• Health insurer said to weigh divestitures in some markets
  • Aetna said to argue any loss of competition can be fixed

Aetna Inc. is preparing to meet with top U.S. Justice Department officials on Friday as it seeks to win antitrust approval for its $37 billion takeover of rival Humana Inc., people familiar with the matter said.

The insurer plans to meet with antitrust officials, including the department’s No. 3, Bill Baer, one of the people said, a top-level gathering that signals the review is entering a final, make-or-break stage.

The meeting falls two weeks after a similar Justice Department session with Anthem Inc. and Cigna Corp., which are pursuing their own $48 billion merger. While department officials are concerned that the Anthem-Cigna tie-up may stifle competition, Aetna is arguing that its deal is different: It maintains that its overlap with Humana is small and any loss of competition is easily fixable, according to a person familiar with the insurer’s thinking who, like the others, asked not to be identified discussing a private matter.

Humana tumbled 6.7 percent to $167.94 and Aetna declined 1.6 percent to $118.30 at 12:59 p.m. in New York. MLex reported earlier on the meeting with Justice Department officials and said the antitrust officials are concerned the deal could harm competition.

For a Bloomberg Intelligence primer on Aetna, click here.

The two major health insurance deals, both struck about a year ago, would consolidate the five biggest publicly traded health insurers to three. The Justice Department has taken an aggressive stance on mergers to protect consumers, and Baer has signaled he’s taking a close look at the health insurance consolidation.

“We continue to cooperate with the Department of Justice on their review,” T.J. Crawford, an Aetna spokesman, said by phone Thursday. Seventeen out of 20 states where the companies are required to get approval from state regulators have signed off. In Missouri, where approval isn’t required but the state regulator has criticized the merger, Aetna continues to talk with officials, Crawford said.

Humana didn’t respond to requests for comment. Mark Abueg, a Justice Department spokesman, declined to comment.

One of regulators’ concerns in the Aetna-Humana deal is the market for private health plans for the elderly, known as Medicare Advantage. Humana’s big position in the fast-growing Medicare Advantage market is a key piece of its appeal to Aetna. Combined, Aetna and Humana would be the largest seller of those plans. Anthem and Cigna, by contrast, are big players in the market for employer-provided health plans.

Aetna’s Argument

Aetna is arguing that the Justice Department should take a broad view of what counts as competition in Medicare, according to the person, and that its Medicare Advantage plans don’t compete just with other private plans, but also with the U.S. government’s traditional Medicare option. One reason the products should be viewed as competitors in the same market is that there’s a lot of switching between them by consumers, the person said.

If antitrust officials agree, that could make it easier for Aetna to win antitrust approval of its deal or reduce the proportion of Aetna’s Medicare Advantage business that the company is forced to divest, because there would be a larger pool of competitors, even after the two combine.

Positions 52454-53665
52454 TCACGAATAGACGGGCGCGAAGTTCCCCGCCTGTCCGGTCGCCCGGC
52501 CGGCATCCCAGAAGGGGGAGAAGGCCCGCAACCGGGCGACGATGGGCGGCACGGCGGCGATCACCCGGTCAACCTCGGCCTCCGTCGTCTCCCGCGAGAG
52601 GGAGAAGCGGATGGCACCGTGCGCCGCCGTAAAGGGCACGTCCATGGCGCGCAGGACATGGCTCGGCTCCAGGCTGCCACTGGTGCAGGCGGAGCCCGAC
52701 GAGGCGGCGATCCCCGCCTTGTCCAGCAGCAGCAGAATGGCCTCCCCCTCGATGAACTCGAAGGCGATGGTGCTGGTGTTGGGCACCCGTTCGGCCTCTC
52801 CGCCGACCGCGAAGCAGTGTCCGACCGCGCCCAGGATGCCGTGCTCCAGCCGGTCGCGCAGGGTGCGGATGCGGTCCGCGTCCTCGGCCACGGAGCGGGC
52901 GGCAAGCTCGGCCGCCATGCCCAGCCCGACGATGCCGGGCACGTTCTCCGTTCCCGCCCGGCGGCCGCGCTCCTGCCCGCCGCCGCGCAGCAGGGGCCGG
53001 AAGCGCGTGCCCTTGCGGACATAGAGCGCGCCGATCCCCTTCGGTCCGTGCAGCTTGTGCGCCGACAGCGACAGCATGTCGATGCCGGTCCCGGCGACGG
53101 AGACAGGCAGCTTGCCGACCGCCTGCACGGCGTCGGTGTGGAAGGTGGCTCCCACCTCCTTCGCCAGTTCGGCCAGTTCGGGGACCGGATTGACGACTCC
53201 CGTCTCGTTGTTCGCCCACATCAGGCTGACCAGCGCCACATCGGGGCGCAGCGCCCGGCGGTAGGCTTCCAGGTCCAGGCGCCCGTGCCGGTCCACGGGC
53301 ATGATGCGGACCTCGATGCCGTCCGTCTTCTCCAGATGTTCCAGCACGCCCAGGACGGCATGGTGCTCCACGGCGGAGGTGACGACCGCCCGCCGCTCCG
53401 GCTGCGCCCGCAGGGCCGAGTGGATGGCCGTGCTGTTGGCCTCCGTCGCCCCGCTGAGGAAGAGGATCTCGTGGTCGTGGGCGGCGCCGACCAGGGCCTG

Aetna has been working with advisers to prepare to sell assets worth several billion dollars if it is able to complete the deal with Humana, people familiar with the plans said last week.

Medicare Advantage

Almost one-third of the U.S.’s 56.6 million Medicare enrollees are in Medicare Advantage, rather than traditional Medicare, and the program is growing. Humana already has about 3.2 million Medicare Advantage clients in individual or group plans, and Aetna has 1.3 million members.

An analysis by the Kaiser Family Foundation, a non-profit health research and policy organization, last July found that a combined Aetna-Humana would have at least half of all Medicare Advantage enrollees in 10 states, and at least two-thirds in five states.

There are differences between the Medicare programs. Traditional Medicare can be used at almost any doctor or hospital, while Medicare Advantage plans rely on networks of health-care providers. In Medicare, the government typically pays 80 percent of the bill, with the patient covering the rest, while Advantage plans often use fixed co-payments and have out-of-pocket limits.

Investors have been skeptical that either deal will get done, and shares of both Humana and Cigna have been trading below what Aetna and Anthem have offered for the companies, partly because of the antitrust concerns.

Anthem’s Meeting

Anthem met about two weeks ago with the Justice Department in a bid to convince officials there to approve its deal. The antitrust division told Anthem that its purchase of Cigna threatens competition and probably can’t be fixed by selling parts of the businesses, people familiar with the matter said at the time. Still, the department indicated it was open to proposals from the firm to resolve the problems, according to the people.

In the Anthem-Cigna deal, regulators are said to be worried that the combination would reduce health insurance options for big employers, which often contract with insurers to administer benefits for workers.

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